Thursday, February 23, 2012
National survey finds that one in three schools has no plan to deliver careers advice
“Children & Young People Now” is reporting that a third of schools are yet to decide how to fulfil their new duty to provide careers advice for pupils, and changes to Connexions services have adversely affected four out of five schools across the country. Ths is based on a survey by the Institute of Career Guidance (ICG).
From September, schools will have a legal duty to “secure access to independent and impartial” careers guidance for pupils. Schools will be free to decide how to meet the new duty, but will not receive additional funding to pay for careers guidance, which has until now been funded by local authorities.
The ICG survey questioned 238 schools on how they are preparing for the changes. Asked what provision they plan to put in place from September, 8% said they intend to either do nothing, or refer pupils to websites and other online services, while one in three said they were yet to decide.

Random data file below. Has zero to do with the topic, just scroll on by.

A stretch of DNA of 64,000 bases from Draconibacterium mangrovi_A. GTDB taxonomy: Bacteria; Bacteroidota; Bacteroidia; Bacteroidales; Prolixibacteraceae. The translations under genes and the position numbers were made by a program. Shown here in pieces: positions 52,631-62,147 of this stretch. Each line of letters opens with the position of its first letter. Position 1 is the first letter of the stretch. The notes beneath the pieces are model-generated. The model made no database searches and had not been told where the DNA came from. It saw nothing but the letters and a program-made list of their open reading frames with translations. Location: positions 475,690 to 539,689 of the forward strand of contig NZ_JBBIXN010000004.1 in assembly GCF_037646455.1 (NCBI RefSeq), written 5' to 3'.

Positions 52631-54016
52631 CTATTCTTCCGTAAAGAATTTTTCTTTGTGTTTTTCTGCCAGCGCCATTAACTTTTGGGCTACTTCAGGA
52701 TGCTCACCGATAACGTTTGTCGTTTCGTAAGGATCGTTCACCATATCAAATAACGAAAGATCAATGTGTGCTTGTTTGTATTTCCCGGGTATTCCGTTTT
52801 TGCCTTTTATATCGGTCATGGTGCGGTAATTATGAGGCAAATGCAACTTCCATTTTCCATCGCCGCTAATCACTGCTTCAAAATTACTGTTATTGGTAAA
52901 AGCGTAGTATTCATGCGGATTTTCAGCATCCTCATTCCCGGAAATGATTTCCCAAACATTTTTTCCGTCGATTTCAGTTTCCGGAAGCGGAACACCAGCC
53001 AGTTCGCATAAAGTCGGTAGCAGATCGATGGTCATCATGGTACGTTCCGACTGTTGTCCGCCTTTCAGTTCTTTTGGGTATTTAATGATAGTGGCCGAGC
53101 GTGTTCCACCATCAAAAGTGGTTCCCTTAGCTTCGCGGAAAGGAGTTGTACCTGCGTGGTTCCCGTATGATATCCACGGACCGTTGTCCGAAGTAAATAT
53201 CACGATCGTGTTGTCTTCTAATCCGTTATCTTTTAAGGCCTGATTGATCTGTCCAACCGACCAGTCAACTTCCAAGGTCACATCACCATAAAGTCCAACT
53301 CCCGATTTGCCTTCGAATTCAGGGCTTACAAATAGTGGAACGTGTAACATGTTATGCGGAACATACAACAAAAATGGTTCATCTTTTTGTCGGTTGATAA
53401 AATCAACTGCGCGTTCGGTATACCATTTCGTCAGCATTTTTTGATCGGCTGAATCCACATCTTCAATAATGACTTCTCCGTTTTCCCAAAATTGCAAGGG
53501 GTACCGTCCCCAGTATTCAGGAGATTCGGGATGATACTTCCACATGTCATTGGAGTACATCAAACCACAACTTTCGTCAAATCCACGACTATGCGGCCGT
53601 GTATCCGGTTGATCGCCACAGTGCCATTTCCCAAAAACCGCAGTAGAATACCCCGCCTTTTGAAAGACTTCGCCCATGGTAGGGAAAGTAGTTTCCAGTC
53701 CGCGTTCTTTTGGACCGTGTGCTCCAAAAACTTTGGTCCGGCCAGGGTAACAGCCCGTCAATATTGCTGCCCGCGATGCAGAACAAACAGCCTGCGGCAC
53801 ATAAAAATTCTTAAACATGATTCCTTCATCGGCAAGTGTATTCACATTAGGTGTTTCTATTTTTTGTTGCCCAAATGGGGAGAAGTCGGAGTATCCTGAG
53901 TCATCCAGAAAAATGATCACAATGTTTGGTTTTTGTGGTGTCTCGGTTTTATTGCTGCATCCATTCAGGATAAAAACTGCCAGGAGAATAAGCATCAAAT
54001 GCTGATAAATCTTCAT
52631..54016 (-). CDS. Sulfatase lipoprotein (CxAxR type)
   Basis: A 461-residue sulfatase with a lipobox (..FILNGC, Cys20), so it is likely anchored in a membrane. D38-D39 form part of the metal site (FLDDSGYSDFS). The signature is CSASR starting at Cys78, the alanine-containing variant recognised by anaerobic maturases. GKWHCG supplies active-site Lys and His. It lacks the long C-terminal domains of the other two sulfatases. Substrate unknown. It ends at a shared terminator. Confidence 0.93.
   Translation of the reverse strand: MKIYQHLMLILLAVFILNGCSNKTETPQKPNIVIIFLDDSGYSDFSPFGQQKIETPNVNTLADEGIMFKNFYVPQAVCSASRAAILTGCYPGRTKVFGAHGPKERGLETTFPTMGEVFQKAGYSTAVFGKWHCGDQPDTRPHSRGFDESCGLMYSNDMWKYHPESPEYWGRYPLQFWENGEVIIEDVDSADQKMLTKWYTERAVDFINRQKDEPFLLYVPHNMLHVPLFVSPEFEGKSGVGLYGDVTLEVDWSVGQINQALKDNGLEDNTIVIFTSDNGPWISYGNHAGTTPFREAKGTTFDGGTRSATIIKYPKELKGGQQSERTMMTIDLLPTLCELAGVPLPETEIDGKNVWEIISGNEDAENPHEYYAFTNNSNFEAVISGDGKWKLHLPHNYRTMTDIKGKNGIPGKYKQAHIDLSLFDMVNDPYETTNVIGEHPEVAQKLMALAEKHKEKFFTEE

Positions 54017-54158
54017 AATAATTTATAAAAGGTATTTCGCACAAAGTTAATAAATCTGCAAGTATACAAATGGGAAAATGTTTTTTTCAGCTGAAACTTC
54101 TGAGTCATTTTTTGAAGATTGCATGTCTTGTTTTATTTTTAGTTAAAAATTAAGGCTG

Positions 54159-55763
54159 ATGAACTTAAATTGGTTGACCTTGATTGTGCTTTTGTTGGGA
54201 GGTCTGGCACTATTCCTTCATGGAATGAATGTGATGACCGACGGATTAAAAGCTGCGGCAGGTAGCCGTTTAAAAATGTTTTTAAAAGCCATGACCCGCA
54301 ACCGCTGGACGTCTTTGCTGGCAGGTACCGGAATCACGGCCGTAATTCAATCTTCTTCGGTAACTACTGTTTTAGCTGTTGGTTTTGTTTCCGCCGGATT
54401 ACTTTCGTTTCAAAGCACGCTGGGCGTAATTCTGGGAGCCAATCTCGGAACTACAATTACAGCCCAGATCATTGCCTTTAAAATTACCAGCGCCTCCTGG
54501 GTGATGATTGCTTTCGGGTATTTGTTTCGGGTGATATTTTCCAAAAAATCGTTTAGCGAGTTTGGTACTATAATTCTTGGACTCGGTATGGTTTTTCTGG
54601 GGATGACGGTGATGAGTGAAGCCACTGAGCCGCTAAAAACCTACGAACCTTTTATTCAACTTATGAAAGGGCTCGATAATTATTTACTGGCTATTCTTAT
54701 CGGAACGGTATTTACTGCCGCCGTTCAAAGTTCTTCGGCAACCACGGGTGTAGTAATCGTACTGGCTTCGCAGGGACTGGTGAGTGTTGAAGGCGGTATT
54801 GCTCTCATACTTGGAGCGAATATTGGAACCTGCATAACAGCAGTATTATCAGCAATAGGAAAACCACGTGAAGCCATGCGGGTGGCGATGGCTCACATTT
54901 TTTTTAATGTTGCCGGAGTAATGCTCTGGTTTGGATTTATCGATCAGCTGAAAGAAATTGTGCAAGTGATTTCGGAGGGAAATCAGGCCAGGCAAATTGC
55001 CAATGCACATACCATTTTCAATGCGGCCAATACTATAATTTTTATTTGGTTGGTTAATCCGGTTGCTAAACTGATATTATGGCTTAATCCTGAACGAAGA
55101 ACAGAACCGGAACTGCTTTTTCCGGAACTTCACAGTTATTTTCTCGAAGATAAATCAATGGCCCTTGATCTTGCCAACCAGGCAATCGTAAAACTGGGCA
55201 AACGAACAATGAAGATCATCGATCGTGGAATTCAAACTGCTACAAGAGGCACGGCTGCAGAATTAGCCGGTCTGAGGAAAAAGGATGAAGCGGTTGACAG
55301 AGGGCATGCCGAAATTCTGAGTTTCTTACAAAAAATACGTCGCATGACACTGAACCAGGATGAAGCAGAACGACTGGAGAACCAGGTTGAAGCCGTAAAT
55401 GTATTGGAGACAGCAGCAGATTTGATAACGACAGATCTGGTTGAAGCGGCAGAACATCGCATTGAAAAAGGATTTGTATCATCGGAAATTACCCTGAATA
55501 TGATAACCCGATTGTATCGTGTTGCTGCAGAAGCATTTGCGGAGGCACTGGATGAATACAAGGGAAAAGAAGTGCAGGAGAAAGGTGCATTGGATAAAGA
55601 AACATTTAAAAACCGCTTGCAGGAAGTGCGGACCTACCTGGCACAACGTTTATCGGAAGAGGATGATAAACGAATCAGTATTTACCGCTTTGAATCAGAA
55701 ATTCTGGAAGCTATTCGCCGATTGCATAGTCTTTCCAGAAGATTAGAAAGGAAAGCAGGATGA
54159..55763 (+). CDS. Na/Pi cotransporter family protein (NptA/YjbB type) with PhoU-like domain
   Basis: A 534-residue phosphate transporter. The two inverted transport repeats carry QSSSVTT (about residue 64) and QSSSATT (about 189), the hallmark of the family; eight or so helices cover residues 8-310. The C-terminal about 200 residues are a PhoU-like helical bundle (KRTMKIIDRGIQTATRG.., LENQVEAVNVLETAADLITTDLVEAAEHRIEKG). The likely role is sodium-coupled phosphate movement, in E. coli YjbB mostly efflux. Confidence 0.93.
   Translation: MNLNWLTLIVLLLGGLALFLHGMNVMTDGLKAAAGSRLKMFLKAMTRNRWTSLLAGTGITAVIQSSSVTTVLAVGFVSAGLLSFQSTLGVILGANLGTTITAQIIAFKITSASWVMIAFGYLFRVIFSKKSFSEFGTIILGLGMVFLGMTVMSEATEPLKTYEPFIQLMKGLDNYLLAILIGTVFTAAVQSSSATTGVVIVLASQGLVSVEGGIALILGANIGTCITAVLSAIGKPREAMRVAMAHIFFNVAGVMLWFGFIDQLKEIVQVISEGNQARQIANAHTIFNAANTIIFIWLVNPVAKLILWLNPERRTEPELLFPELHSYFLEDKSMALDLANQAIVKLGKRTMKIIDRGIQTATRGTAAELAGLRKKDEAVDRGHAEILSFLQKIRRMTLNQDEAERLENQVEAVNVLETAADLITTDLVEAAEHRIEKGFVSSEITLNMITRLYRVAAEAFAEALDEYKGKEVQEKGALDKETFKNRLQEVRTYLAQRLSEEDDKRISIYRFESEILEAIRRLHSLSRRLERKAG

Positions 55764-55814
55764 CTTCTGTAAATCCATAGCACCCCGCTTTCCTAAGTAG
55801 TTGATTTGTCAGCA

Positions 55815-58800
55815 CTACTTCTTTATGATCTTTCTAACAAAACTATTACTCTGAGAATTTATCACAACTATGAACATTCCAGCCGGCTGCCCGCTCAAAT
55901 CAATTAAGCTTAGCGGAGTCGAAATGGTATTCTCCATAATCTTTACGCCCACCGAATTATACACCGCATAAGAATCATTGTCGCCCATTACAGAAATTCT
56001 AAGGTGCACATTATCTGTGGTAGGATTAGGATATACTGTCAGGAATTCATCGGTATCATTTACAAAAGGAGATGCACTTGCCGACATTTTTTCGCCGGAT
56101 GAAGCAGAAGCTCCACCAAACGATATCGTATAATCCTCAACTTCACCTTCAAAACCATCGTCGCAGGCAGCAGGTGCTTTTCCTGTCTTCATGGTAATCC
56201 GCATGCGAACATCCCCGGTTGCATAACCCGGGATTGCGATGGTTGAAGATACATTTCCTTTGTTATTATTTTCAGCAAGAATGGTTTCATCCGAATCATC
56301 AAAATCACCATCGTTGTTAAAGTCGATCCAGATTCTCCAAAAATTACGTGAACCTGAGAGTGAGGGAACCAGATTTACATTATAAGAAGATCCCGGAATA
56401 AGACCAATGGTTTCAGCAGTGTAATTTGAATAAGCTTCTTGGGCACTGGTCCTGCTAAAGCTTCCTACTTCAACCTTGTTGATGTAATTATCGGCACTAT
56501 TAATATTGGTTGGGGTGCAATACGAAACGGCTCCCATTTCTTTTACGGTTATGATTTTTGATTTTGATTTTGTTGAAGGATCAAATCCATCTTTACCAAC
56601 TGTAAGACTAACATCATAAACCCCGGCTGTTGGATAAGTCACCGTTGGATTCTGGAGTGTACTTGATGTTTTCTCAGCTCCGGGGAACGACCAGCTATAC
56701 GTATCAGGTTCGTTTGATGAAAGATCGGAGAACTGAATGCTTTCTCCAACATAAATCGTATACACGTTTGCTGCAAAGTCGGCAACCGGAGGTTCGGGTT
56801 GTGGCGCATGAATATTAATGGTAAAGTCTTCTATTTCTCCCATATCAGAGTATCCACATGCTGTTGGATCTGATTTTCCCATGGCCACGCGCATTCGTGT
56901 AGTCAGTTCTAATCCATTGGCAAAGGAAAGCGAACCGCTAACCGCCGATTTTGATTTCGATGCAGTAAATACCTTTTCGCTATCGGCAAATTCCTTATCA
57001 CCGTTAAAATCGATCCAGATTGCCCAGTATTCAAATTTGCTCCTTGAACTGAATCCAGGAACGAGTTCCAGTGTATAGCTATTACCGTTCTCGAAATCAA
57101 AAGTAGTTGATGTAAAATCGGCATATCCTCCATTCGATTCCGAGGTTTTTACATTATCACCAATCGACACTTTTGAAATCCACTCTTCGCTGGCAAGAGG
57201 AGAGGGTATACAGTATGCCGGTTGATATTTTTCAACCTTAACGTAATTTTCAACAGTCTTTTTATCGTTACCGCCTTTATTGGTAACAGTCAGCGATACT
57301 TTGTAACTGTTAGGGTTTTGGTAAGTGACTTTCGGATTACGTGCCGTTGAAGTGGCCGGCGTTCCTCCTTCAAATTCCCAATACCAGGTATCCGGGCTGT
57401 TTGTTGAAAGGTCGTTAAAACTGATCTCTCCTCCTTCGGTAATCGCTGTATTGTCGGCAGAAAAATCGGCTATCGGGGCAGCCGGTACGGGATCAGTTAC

Almost everyone in the survey believes that face-to-face guidance is “very important” or “quite important”, but less than half said their school is planning to purchase impartial career guidance services from external careers guidance providers or independent careers advisers.
Nationally, the changes to Connexions services have adversely affected four out of five schools, half of which said they now have a “reduced” or “seriously reduced” careers service for pupils. A further 13% said careers guidance services for pupils have ceased completely since the changes to their local Connexions.
Here in Birmingham, Connexions is proposing that from April 2012 we continue to deliver a free careers information advice and guidance service to young people in schools who have learning difficulties or disabilities or who are in other vulnerable groups. Schools in Birmingham may also meet their new legal duty by purchasing additional careers information, advice and guidance services from Connexions Birmingham.